The Naval Air Systems Command’s (NAVAIR) H-53 Heavy Lift Helicopter Program (PMA-261) met in Norfolk Apr. 18 with U.S. Marine Corps and U.S. Navy leaders and maintainers as part of their efforts to increase mission readiness.
Both the Navy and Marine Corps have put aviation readiness at the top of their priority list, and Marine Aircraft Group (MAG) 29 along with Commander, Helicopter Sea Combat Wing Atlantic (CHSCWL) spearheaded a “Blue-Green Team” initiative to share maintenance “best practices.”
In order to share knowledge and best practices within the H-53 heavy lift community (the CH-53 is flown by the Marine Corps and the MH-53 is flown by the Navy), representatives from MAG-29 – Marine Aviation Logistics Squadron (MALS) 29, Marine Heavy Helicopter Training Squadron (HMHT) 302, and Marine Heavy Helicopter Squadron 366, and CHSCWL – Helicopter Mine Countermeasures Squadrons (HM) 14 and 15, and the Fleet Readiness Center (FRC) Mid-Atlantic, toured HM-14 and the FRC detachment along with PMA-261 experts. Together, this Blue-Green Team is tackling those mission readiness issues that can be addressed or best influenced at their working level, such as maintenance processes, procedures, and training.
U.S. Marine Corps Col. Sean Salene, commanding officer of MAG-29, participated in the tours and discussions throughout the day.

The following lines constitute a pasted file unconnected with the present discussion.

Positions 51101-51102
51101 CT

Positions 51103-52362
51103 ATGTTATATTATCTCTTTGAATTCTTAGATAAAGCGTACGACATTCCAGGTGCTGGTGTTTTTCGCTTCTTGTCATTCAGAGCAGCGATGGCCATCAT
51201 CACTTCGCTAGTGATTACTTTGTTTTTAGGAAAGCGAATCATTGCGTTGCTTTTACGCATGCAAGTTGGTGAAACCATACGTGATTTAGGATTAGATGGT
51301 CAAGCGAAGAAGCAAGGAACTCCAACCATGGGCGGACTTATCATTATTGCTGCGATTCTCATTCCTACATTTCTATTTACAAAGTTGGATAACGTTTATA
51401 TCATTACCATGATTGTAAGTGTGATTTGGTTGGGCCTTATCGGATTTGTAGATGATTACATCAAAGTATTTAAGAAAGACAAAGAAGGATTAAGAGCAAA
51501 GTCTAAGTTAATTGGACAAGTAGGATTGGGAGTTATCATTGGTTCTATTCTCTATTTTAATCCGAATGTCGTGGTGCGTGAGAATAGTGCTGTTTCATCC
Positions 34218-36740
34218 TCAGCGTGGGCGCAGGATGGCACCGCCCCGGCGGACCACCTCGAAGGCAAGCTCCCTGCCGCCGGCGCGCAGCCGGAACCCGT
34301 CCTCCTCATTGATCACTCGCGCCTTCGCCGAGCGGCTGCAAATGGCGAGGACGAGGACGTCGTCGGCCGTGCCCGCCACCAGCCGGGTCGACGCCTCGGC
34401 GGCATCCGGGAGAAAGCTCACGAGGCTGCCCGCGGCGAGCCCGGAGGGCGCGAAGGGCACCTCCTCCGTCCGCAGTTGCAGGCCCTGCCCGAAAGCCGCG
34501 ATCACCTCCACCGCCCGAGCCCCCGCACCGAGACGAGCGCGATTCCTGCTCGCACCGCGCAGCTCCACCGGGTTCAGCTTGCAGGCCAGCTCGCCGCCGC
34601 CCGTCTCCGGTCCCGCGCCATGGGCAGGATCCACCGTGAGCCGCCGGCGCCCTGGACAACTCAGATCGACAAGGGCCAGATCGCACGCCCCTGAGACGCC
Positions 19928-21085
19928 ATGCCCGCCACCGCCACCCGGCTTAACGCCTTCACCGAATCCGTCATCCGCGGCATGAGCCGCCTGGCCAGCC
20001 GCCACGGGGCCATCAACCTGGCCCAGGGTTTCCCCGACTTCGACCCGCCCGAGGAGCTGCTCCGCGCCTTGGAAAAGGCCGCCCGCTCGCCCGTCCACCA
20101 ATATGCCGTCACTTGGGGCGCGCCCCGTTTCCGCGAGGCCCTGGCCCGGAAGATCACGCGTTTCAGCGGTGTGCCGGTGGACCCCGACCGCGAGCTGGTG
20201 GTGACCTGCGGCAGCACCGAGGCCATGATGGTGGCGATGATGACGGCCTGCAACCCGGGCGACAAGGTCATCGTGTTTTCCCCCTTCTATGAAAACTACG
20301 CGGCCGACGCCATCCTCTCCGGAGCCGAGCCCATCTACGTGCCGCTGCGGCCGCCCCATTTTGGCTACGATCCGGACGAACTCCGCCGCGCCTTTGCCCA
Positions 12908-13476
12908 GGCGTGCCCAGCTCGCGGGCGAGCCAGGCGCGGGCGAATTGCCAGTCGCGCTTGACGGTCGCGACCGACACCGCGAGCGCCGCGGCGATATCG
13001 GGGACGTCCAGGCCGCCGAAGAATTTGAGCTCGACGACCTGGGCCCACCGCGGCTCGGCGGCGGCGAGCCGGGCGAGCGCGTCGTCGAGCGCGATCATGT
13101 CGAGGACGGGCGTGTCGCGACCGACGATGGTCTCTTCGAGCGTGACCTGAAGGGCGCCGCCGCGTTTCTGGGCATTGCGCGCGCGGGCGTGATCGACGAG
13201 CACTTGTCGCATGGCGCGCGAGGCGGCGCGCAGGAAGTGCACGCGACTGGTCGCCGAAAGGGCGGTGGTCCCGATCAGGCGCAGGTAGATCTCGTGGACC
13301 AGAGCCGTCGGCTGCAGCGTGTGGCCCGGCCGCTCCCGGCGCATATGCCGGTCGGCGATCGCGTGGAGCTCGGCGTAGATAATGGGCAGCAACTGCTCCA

„Readiness is a team sport. With the help of our program office and all other stakeholders, the Blue-Green team is going to get the ‘Big Iron’ back on step,” he said.
“Big Iron” is a term of affection for the H-53, used commonly throughout the heavy-lift community.
U.S. Marine Corps Col. Hank Vanderborght, PMA-261 program manager charged with H-53 readiness responsibilities for NAVAIR, stands behind Salene’s assertion.
„This initiative by MAG-29 and Helicopter Sea Combat Wing Atlantic is exactly the kind of effort that will help get the required ready basic aircraft back on the flight line. Bravo Zulu to Col. Salene and Commodore Everly,” he said.
During the FRC tour, the team was able to see first-hand how Navy and civilian maintainers work together in their integrated organizational and depot level repair work environment, conducting material condition inspections on aircraft prior to planned maintenance interval (PMI) induction, and twice between PMI events.
The Blue-Green Team plans further discussions to continue identifying capabilities that can be combined to assist one another.
Source / Autor: NAVAIR